In 2001 she was called to New York to assist with counseling airline employees and facilitating the crisis response training for the New York City Transit Authority after the terrorist attacks of September 11th. She has also conducted critical incident response training for the FBI and first responders.

The most recent major disaster that she has responded to was the October 1, 2017 massacre at the Route 91 Harvest Music Festival on the Las Vegas Strip, where fifty-eight people were killed and another 546 people were injured. She continues to maintain a consulting practice and an active schedule as a keynote speaker in crisis management and addiction. She continues to be involved in supporting individuals, particularly first responders and airline employees, in the aftermath of disasters.

During my recent interview with Dr. Johanna O’Flaherty she shared the following with me.

For people who have become addicted to alcohol, and are fighting that urge to drink, what is your best tip?  For instance, what is an alternative for someone who turns to alcohol to cope, is there something they could substitute possibly?

There are many options available for individuals that are suffering from the disease of addiction. My first recommendation is to perhaps try the 12 step programs which are free and always welcoming. I would also recommend that you get an assessment from an addiction specialist.

Who is the strongest person you know and what are the personality traits that you see in them?

There are several people that I admire due to their accomplishments, their inner strength, their integrity, spirituality, and humility. There is no specific person.

What has been your biggest fear in life?

This is an interesting question and there is not one specific fear but rather many over the years. As a young person when I was based as a flight attendant in New York I was very scared of the city and the people, but I did become acclimated and enjoy the city very much.  From an internal perspective due to my family of origin issues and subsequently my own alcoholism I had many fears. Fears that I wouldn’t measure up coupled with low self-esteem and shame.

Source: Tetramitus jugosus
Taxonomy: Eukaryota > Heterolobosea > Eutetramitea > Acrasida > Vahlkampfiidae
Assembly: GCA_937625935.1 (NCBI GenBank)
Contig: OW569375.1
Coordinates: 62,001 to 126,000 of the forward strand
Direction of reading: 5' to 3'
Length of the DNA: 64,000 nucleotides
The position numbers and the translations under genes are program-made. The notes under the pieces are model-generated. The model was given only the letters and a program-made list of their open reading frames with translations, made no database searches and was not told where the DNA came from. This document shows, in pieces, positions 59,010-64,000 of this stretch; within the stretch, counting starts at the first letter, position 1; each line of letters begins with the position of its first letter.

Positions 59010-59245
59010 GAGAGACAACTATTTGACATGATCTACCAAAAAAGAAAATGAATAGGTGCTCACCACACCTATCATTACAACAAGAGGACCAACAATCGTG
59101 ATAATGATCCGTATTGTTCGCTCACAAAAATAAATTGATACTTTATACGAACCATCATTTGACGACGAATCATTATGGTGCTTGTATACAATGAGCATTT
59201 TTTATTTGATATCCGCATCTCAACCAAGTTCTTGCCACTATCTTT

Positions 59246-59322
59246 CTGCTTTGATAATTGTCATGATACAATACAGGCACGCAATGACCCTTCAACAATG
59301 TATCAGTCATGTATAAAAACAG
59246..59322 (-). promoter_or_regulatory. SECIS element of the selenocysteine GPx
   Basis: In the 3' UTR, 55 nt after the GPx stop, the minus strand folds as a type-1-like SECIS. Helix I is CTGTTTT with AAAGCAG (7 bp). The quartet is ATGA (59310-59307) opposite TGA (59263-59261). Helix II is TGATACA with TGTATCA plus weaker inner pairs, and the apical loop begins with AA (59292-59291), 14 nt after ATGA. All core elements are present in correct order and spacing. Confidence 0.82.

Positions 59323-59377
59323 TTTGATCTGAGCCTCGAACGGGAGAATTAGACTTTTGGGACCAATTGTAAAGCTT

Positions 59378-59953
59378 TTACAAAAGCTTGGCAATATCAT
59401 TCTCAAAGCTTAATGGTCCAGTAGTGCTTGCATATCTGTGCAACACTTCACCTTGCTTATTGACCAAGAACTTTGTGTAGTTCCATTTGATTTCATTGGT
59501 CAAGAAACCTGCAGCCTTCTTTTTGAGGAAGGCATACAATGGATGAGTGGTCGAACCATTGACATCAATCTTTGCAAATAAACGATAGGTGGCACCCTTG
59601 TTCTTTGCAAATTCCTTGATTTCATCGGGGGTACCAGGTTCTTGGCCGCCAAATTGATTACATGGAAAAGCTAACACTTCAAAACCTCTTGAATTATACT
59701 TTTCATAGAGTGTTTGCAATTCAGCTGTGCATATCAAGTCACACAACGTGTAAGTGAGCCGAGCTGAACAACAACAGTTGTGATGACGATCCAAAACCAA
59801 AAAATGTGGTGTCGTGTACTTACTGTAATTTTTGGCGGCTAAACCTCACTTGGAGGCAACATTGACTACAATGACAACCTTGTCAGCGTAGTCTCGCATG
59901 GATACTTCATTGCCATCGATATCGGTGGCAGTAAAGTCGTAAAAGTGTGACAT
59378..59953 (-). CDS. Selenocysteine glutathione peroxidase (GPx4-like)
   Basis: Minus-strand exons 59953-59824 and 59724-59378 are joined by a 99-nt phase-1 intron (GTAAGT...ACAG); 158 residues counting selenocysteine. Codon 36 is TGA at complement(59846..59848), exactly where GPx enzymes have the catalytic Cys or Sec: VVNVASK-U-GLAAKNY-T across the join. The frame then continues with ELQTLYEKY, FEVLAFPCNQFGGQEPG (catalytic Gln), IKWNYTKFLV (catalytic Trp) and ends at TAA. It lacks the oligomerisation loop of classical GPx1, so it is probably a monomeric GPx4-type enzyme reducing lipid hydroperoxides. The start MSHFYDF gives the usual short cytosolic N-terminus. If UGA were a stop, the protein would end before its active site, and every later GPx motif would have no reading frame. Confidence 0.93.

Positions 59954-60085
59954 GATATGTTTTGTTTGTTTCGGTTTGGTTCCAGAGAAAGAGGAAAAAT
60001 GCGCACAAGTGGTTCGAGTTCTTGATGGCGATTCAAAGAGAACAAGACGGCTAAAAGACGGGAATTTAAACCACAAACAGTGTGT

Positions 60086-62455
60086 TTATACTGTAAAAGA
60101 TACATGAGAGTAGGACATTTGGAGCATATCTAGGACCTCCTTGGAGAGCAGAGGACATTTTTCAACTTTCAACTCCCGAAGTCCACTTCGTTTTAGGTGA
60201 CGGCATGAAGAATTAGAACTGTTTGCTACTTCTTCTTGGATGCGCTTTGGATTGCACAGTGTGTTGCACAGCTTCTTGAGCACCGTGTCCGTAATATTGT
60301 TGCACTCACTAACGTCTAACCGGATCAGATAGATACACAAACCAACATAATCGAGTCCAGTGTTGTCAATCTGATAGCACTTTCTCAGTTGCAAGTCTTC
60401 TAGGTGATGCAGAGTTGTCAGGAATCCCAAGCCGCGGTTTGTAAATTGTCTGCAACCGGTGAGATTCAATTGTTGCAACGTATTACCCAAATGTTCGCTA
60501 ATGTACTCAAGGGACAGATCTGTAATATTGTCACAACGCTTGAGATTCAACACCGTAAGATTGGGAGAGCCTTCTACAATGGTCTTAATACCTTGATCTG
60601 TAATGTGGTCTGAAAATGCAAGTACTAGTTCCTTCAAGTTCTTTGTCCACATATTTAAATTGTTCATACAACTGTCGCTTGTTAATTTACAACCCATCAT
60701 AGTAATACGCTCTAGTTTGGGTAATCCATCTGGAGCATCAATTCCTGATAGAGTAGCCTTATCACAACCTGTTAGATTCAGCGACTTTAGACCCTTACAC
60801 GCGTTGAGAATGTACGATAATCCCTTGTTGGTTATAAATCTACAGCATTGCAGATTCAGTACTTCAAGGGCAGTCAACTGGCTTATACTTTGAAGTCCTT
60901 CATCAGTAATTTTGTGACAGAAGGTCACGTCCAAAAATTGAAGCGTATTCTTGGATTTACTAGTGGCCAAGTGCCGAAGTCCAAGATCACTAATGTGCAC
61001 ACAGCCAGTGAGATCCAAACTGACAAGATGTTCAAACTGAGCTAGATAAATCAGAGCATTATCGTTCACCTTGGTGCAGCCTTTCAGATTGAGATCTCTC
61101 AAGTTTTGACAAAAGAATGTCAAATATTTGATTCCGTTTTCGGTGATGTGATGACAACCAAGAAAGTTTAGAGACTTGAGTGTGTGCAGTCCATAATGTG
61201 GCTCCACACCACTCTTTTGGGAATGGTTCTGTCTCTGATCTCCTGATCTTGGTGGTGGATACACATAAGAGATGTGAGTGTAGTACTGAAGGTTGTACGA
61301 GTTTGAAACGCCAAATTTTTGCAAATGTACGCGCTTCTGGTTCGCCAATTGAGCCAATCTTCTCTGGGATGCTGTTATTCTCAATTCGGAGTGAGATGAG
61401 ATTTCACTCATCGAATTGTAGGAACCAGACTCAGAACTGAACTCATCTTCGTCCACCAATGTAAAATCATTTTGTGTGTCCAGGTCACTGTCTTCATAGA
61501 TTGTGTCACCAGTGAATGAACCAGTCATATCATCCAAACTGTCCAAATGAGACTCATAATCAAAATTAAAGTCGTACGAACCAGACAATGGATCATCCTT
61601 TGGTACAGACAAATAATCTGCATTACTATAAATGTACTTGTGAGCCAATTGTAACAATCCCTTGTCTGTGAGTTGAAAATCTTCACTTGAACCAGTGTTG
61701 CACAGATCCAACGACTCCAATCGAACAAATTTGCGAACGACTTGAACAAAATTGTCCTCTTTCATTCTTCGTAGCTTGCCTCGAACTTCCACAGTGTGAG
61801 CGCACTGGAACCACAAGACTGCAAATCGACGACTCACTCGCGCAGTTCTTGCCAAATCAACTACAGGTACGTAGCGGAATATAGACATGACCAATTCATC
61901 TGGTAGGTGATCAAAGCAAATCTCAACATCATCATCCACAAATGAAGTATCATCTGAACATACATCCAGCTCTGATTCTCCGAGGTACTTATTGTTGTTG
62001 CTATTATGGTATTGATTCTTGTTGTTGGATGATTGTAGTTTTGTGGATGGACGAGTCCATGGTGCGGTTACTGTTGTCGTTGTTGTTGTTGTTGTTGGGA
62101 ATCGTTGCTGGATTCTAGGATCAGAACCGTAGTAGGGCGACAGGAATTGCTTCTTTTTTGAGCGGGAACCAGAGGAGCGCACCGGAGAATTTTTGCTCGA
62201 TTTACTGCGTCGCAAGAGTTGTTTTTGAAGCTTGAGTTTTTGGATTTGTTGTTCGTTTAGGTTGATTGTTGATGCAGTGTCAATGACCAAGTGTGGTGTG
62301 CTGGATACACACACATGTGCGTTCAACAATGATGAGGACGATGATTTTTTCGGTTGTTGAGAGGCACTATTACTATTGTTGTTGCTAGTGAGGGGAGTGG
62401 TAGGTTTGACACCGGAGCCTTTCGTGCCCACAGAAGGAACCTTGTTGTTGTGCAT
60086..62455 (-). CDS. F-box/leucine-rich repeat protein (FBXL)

What has been your biggest challenge in life (if you had to pick one)?

I believe there will always be challenges in my life as I am indeed a consummate student of life and humanity.

Today my challenges are basically maintaining a consistent work life balance. I am at times inclined to overdo it, particularly with work. I enjoy my work very much and strive to maintain a healthy balance.

What do you find is the most common fear or issue of your patients?

The most common fear that patients present in today’s world is fear of the future insecurity based on primarily false information.

If you had to tell someone your number one tip for dealing with anxiety or fear, what would it be?

I would recommend that you find somebody that you can trust a good friend a chaplain a therapist and show your fears. I would also recommend that you minimize media exposure as I note in the media there is a great tendency to escalate fear.

If you had to tell someone your number one tip for dealing with depression, what would it be?

Depression is very complicated so I would recommend that the individual who is suffering from depression seek a therapist.

What is your top tip for coping after tragedy?

My coping tip for particularly responders and therapists who respond to the aftermath of a tragedy is that it is absolutely a priority to take care of oneself. This must be intentional.

What is your biggest project right now?  What are you working toward currently?

I recently published my memoir which is titled Flight with Weighted Wings. I address my involvement in aviation disasters and the Las Vegas shooting in my memoir from a psychological perspective. I am working on another book which hasn’t quite concretized with the title yet.

I continue to run a small private practice in Las Vegas, and I do a lot of public speaking.

I would like to leave the audience with a word of encouragement as this article has highlighted my personal journey, which was challenging and indeed joyful and painful. I would encourage you to read my books, especially my memoir Flight with Weighted Wings. Flight with Weighted Wings is a memoir that is very transparent, and it is a memoir of transformation and inspiration. My memoir will help you to connect with me on an emotional journey. The humanizing aspects of my memoir, sharing my personal experiences, challenges, and successes will demonstrate that you are not alone.